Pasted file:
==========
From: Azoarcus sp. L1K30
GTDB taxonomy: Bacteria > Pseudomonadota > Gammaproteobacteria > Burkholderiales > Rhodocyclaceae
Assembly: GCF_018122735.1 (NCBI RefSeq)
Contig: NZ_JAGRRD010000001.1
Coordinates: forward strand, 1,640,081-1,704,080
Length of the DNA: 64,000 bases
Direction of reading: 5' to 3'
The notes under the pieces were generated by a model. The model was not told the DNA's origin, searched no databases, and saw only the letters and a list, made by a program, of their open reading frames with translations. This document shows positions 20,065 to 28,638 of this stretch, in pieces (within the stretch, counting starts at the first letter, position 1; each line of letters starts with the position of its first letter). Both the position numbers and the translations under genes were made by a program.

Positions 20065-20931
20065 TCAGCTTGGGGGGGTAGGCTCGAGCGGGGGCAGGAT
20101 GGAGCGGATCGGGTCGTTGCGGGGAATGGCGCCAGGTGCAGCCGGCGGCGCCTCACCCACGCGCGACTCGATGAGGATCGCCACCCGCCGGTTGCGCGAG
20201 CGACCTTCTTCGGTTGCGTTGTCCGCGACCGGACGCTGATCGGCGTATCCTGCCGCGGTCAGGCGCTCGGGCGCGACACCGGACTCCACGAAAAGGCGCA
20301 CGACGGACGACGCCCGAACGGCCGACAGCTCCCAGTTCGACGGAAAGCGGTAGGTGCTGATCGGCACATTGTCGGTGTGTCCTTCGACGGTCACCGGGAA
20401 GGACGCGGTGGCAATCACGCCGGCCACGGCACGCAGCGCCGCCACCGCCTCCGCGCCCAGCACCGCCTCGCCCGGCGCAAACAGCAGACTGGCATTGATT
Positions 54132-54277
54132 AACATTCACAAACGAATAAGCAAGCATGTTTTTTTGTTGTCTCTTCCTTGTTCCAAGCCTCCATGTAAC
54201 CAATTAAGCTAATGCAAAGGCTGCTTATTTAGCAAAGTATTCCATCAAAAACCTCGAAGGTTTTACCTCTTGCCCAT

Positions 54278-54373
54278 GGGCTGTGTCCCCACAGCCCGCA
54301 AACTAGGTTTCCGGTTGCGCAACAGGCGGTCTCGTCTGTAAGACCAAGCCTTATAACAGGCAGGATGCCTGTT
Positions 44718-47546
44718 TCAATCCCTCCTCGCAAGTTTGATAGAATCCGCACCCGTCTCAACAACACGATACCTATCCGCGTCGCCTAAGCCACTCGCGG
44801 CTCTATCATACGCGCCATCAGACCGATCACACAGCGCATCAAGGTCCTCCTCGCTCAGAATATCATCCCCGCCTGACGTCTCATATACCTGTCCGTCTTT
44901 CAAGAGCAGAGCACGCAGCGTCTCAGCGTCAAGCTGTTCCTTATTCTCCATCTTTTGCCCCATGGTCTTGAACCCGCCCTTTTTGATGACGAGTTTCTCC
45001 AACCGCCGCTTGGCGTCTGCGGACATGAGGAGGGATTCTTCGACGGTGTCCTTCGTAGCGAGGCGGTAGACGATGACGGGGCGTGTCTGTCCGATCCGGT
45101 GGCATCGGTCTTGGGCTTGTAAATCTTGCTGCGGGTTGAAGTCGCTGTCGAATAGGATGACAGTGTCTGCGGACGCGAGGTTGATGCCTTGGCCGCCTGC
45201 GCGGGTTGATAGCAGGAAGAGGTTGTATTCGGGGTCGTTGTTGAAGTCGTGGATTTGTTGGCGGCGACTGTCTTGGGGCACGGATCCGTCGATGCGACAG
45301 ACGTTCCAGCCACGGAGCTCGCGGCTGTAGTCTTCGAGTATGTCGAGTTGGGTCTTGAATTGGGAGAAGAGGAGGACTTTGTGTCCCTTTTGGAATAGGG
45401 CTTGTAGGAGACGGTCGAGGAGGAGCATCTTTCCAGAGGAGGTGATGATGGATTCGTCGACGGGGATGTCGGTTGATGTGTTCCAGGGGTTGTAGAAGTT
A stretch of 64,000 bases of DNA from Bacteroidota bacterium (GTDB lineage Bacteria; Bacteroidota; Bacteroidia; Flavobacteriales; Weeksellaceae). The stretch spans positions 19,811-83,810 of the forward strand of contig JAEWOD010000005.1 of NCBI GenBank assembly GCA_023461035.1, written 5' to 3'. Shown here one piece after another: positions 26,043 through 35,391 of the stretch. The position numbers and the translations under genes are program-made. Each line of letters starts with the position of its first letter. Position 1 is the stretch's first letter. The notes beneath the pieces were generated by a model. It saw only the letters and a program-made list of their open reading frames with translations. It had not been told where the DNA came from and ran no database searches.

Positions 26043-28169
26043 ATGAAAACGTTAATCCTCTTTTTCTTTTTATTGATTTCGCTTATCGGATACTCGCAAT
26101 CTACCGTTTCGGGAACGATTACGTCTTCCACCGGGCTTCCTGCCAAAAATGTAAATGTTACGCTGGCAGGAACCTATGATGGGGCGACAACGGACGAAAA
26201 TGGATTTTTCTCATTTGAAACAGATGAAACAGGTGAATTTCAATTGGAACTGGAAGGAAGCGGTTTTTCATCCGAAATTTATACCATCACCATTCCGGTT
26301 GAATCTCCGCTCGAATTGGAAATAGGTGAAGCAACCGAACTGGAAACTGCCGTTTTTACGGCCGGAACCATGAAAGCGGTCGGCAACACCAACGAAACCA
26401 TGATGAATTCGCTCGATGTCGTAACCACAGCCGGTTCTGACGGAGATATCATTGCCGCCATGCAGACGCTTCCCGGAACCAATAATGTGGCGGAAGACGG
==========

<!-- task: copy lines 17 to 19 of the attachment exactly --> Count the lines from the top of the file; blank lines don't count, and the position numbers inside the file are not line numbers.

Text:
54201 CAATTAAGCTAATGCAAAGGCTGCTTATTTAGCAAAGTATTCCATCAAAAACCTCGAAGGTTTTACCTCTTGCCCAT

Positions 54278-54373
54278 GGGCTGTGTCCCCACAGCCCGCA